Listen to the program above for Hanson’s tips and points for growers.
As more weed species show resistance to glyphosate in orchards and vineyards, almond growers should focus on a resistance management weed control program that blends pre- and postemergent control for winter weeds and, where necessary, consider sequential applications to extend pre-emergent control to summer grasses.
UC Cooperative Extension weed specialist Dr. Brad Hanson said that managing for herbicide-resistant weeds requires monitoring and record-keeping to understand weed history in the orchard, rotating among multiple modes of action and, where necessary, thinking differently about applications to get residual control with pre-emergents through the summer.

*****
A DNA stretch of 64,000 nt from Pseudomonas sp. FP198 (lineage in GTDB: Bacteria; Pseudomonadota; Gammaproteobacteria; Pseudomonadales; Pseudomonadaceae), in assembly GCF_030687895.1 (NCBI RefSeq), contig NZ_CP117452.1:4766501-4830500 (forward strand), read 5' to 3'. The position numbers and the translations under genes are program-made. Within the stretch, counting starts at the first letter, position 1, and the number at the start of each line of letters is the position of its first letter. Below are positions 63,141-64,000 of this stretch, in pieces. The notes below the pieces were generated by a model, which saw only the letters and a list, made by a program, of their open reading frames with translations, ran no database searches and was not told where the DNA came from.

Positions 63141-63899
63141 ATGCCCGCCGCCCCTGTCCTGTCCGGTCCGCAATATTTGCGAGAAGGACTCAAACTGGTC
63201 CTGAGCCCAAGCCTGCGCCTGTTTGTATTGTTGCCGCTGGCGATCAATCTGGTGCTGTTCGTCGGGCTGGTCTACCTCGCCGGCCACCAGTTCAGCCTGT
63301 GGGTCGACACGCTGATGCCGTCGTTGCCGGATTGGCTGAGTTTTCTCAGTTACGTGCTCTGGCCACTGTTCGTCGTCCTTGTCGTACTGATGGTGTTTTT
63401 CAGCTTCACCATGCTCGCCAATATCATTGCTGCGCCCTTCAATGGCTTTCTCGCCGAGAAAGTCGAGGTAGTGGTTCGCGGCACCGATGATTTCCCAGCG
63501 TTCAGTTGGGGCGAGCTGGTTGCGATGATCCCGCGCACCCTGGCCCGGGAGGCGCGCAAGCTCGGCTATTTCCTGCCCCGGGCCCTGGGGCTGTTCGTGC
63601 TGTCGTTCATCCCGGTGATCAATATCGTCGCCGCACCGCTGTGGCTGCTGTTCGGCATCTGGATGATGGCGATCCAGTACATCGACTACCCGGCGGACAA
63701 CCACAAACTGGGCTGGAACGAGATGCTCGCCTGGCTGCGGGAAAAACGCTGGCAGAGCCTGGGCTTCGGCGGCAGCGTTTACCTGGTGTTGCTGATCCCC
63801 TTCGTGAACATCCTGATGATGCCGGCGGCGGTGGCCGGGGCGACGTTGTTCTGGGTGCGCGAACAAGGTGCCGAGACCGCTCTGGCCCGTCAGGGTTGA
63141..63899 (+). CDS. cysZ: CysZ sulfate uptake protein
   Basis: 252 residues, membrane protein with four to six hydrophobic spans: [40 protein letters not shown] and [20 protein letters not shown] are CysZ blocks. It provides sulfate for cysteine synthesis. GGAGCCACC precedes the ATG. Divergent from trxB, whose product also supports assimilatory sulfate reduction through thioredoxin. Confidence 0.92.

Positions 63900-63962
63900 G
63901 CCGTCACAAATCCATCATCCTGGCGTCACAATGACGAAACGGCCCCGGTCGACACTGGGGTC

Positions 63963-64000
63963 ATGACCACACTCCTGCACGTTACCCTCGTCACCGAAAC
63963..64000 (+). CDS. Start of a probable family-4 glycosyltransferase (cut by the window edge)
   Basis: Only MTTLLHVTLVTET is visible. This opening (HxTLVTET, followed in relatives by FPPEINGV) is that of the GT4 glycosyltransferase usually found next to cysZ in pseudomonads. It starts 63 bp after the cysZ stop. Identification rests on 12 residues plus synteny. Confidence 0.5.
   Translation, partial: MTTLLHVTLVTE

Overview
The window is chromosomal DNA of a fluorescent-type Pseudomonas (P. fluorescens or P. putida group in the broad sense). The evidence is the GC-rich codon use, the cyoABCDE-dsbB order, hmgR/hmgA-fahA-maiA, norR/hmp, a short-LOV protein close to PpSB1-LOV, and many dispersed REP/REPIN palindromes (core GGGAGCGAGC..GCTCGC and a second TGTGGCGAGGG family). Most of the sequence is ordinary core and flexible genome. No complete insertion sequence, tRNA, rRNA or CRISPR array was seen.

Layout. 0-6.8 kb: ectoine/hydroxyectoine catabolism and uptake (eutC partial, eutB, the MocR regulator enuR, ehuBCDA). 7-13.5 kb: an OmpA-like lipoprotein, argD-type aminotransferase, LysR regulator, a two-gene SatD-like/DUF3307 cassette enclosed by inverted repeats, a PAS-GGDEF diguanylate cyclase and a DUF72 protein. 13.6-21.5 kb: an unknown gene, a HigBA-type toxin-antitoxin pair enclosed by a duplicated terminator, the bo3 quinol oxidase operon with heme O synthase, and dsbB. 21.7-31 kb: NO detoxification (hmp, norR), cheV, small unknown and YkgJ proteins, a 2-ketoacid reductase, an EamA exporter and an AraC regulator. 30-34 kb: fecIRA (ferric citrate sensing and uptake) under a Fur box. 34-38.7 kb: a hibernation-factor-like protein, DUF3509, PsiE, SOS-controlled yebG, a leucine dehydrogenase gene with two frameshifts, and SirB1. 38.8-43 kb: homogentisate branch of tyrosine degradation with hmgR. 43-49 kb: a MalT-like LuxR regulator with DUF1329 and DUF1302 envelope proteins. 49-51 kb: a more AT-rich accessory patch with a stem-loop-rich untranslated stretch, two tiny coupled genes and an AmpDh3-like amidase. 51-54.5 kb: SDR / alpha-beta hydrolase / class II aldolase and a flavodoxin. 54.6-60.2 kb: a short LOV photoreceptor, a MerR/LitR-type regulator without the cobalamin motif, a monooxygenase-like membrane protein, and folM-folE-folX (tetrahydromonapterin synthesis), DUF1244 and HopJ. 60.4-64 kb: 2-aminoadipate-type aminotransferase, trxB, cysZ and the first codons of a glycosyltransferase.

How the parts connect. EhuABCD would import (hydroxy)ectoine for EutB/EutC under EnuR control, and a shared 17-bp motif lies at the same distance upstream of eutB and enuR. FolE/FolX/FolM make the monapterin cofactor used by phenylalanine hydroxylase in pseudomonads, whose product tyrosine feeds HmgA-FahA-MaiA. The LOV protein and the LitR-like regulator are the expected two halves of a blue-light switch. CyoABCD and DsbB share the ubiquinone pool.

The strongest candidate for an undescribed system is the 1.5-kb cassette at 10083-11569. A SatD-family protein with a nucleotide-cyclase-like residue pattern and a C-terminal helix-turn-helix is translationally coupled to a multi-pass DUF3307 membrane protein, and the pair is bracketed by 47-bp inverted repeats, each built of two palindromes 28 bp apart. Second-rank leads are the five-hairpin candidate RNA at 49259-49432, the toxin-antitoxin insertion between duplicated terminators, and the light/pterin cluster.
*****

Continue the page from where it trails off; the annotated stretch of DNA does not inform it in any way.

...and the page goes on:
“A lot of the issues with glyphosate resistance in almonds and other tree crops the last few years have been focused on winter weeds like horseweed, fleabane and ryegrass,” Dr. Hanson said. “But in recent years, we are also seeing more issues with summer grasses like junglerice.
“Lately, the discussion has revolved around using existing weed management tools in a different way without increasing herbicide load and cost to address this new reality.”
Almond growers have excellent broad-spectrum pre-emergent tools to control the winter weed spectrum. Hanson said tank-mixing different classes of chemistry for winter weeds is a very good strategy to broaden the weed control spectrum, but does not necessarily enhance duration of the application’s efficacy. Applying higher rates of broad-spectrum pre-emergents in fall can enhance residual duration, but is not necessarily the most cost-effective and environmentally sustainable approach.
Read the full article on the Almonds.com website.